The goal of a program through the Community Loan Fund is to connect with and support more minority-owned businesses in New Hampshire.
The Community-Driven Economic Empowerment Initiative is a pilot program launched to increase access to technical assistance, training and loans for black and brown business owners.
Zachery Palmer – community business lender with the Community Loan Fund – said many businesses may not need a loan or access to capital, but could be looking for advice or the opportunity to help create a network of minority-owned businesses in the state.
“It’s really important to have representation,” Palmer said, “specifically for new Americans and people of color, who are basically a generation or two behind their white counterparts in knowing what’s available for help, and having a great relationship with your bank, and your CPA and your lawyers, et cetera.”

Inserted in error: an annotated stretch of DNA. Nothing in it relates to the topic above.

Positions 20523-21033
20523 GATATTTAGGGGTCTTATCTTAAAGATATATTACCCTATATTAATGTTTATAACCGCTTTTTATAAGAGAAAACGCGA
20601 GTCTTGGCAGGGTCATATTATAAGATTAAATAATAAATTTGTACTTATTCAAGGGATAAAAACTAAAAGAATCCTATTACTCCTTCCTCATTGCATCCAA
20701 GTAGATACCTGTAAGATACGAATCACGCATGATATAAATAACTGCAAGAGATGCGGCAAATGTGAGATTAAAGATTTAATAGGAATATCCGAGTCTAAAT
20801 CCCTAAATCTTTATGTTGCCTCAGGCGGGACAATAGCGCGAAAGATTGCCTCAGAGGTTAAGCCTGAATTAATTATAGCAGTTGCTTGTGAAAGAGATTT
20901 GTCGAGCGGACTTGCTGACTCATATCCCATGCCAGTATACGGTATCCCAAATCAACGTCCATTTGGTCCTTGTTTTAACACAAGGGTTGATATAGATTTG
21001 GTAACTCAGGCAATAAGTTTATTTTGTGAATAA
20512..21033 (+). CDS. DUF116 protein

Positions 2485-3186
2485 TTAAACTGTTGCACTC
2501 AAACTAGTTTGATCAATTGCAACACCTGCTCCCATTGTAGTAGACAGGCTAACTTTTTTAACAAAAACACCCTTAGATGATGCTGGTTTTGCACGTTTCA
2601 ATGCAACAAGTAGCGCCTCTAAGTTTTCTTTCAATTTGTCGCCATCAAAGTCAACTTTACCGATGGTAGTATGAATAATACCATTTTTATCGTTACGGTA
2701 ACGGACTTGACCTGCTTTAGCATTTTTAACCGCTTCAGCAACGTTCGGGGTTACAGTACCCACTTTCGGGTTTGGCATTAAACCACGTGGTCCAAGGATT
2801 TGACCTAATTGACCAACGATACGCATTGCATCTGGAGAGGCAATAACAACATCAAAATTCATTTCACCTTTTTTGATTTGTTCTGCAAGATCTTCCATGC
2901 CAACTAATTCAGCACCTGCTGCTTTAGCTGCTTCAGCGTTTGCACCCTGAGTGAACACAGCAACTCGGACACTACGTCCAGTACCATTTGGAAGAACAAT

New Hampshire’s population is more than 90% white, and Palmer said while that’s slowly changing over time, BIPOC business owners don’t encounter many people at financial firms and banks who look like them.
James McKim, president of the Manchester branch of the National Association for the Advancement of Colored People, said it was important for business owners to identify the needs of their communities themselves.
“How could we really bring the resources needed for business success to minority-owned businesses,” McKim said, “that are not tied to businesses and the economic development ecosystem of the state and their communities. “.
An analysis from the Federal Reserve Bank of New York found that black and brown businesses were much harder hit in the early months of the pandemic — small black-owned businesses saw a 41% decline.
Even so, only 20% of Paycheck Protection Program loans reached areas with a high concentration of Black-owned businesses.
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